(Note differences to earlier version, in bold type)
He was born at the foot of the mountain,
He was taught his first letter in sand;
His companions – mimosas and gum trees,
And the beautiful birds of our land.
To his ear the wild scream of the curlew
Was sweeter than sweetest of flutes;
And the silvery tinkling of bell birds
More soothing than fair ladies’ lutes.
The despised aborigines loved him;
They partook of his dry crust of bread;
And he followed wherever they led him,
Without fear of peril or dread.
He grew up, ‘mid struggles, to manhood,
And then he burst forth into song
That will always be heard in Australia,
Its mountains and gullies among.
Then came to his heart a great first love,
Which could never be conquered by time;
Hence his muse was oft draped in sadness,
And she wore it sometimes in his rhymes.
A first disappointment is bitter,
And may bring in its train many woes;
Though it seems but a trifling matter
To be baulked in just plucking a rose.
But pride, with its wing, covered over
The vulture that tore at his breast;
None knew what it was but this writer
It was a sealed book to the rest.
Then that curse of all curses most cursed
That scourge of our fair native land
Seized its victim, securely it bound him,
He could find no escape from its hand.
The Eumenides closely pursued him,
They always seemed close on his track;
He feared to look upward or downward,
He dared not go forward or back.
Then, like Dante, he trod the “Inferno,”
When he lifted the maddening cup;
And now, what remained to him farther?
In despair, he must needs drink it up.
His physique, never strong at the best time,
Succumbed to this demon’s great power,
And caused the best fruit of his genius
Unheeded to lie in her bower.
But at last, he is quietly sleeping,
And the present will soon be the past;
If this thought can bring comfort in sorrow,
All wrong will be righted at last.
And now he can dream out his dreaming,
Away in those regions sublime,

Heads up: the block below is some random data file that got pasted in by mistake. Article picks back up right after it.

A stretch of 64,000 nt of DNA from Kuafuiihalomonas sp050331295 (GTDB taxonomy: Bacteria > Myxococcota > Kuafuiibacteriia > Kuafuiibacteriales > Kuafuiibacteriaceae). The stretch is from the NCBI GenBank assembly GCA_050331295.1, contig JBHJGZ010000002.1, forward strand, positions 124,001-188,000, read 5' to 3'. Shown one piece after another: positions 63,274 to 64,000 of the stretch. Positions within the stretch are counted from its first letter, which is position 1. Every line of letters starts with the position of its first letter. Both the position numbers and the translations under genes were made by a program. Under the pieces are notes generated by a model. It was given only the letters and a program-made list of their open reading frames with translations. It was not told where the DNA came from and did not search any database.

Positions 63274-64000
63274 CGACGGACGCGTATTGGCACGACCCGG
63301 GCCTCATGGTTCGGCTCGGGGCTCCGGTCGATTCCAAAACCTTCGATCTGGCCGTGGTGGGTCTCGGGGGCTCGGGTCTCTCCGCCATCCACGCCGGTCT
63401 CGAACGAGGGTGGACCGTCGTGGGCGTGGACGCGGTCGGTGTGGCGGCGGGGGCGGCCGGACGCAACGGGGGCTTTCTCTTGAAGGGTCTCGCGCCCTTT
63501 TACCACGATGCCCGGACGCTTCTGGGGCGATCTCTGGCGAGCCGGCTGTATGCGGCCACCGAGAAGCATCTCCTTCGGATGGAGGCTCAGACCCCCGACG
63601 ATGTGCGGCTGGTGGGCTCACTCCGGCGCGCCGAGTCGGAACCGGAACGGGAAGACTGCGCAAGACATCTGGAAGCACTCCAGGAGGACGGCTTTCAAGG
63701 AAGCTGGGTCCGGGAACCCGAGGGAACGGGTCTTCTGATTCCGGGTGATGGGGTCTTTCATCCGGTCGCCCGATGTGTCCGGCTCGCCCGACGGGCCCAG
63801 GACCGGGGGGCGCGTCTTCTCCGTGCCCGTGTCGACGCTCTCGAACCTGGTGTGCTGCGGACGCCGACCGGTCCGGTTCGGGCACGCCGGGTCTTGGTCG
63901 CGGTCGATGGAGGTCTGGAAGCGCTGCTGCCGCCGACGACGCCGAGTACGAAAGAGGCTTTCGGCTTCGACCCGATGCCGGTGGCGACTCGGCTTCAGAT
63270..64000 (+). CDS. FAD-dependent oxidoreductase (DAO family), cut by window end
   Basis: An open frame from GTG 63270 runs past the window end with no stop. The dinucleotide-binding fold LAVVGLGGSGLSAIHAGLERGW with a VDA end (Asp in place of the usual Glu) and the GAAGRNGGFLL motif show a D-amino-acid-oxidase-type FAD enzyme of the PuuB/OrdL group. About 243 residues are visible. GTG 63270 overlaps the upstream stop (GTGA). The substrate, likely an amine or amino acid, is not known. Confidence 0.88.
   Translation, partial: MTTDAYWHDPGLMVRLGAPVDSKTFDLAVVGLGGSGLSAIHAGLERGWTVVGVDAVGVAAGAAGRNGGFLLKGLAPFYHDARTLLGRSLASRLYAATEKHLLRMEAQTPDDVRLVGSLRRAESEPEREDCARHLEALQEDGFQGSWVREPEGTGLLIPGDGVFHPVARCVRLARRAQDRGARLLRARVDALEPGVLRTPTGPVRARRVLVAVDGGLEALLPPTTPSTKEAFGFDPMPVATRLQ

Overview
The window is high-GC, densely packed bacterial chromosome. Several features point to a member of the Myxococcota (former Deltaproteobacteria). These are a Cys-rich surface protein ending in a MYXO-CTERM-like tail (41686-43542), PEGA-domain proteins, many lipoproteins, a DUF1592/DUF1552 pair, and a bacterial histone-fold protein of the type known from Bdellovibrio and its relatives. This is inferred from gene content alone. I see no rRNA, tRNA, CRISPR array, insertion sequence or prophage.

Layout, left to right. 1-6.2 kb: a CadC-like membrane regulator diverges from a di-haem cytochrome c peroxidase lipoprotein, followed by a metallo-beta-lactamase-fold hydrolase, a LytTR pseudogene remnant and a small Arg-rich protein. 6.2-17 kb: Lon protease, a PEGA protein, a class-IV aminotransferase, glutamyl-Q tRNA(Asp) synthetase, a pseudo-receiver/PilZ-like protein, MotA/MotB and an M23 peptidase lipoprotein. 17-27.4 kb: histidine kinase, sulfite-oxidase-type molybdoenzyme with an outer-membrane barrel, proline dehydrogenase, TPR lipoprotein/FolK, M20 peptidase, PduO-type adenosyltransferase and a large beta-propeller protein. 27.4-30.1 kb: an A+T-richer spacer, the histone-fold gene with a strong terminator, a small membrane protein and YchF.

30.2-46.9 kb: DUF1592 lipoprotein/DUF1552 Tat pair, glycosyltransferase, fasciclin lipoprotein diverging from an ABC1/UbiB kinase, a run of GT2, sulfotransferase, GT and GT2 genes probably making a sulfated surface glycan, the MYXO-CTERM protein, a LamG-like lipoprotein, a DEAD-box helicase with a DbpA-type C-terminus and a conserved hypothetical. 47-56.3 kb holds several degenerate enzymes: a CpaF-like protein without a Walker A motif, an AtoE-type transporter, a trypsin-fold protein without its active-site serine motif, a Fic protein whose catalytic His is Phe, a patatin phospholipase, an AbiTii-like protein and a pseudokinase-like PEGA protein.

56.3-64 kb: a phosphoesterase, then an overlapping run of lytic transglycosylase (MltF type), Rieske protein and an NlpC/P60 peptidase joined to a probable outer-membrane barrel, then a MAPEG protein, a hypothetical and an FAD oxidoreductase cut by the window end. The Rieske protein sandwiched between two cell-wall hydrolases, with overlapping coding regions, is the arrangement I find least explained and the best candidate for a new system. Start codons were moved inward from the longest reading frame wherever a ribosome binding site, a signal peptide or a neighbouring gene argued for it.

Without fear of encountering a critic,
Or the tempting red juice of the vine.
And from thence like another Elija
His mantle on earth he may cast,
To be worn by a second Elisha,
Who will write his grand epic at last.
(Illawarra Mercury, April 19, 1884)


  1. Bell-Birds
    By the channels of coolness the echoes are calling,
    And down the dim gorges I hear the creek falling;
    It lives in the mountain where moss and the sedges
    Touch with their beauty the banks and the ledges.
    Through breaks of the cedar and sycamore bowers
    Struggles the light that is love to the flowers;
    And, softer than slumber, and sweeter than singing,
    The notes of the bell-birds are running and ringing.

    The silver-voiced bell-birds, the darlings of day-time,
    They sing in September their songs of the May-time;
    When shadows wax strong, and thunder-bolts hurtle,
    They hide with their fear in the leaves of the myrtle;
    When rain and the sunbeams shine mingled together,
    They start up like fairies that follow fair weather;
    And straightway the hues of their feathers unfolden,
    Are the green and the purple, the blue and the golden.

    October, the maiden of bright yellow tresses,
    Loiters for love in the cool wildernesses;
    Loiters, knee-deep, in the grasses to listen.
    Where dripping rocks gleam and the leafy pools glisten:
    Then is the time when the water-moons splendid
    Break with their gold, and are scattered or blended
    Over the creeks, till the woodlands have warning
    Of songs of the bell-bird and wings of the morning.

    Welcome as waters unkissed by the summers
    Are the voices of bell-birds to thirsty far-corners,
    When fiery December sets foot in the forest,
    And the need of the wayfarer presses the sorest,
    Pent in the ridges for ever and ever,
    The bell-birds direct him to spring and to river,
    With ring and with ripple, like runnels whose torrents
    Are toned by the pebbles and leaves in the currents.

    Often I sit, looking back to a childhood
    Mixt with the sights and the sounds of the wildwood,
    Longing for power and the sweetness to fashion.
    Lyrics with beats like the heart-beats of passion;
    Songs interwoven of lights and of laughters
    Borrowed from bell-birds in far forest rafters;
    So I might keep in the city and alleys
    The beauty and strength of the deep mountain valleys,
    Charming to slumber the pain of my losses
    With glimpses of creeks and a vision of mosses.

    Henry Kendall

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19th-century Australian writer, pioneer, teacher. The site of the rambling research of Mr Knox's offsider.

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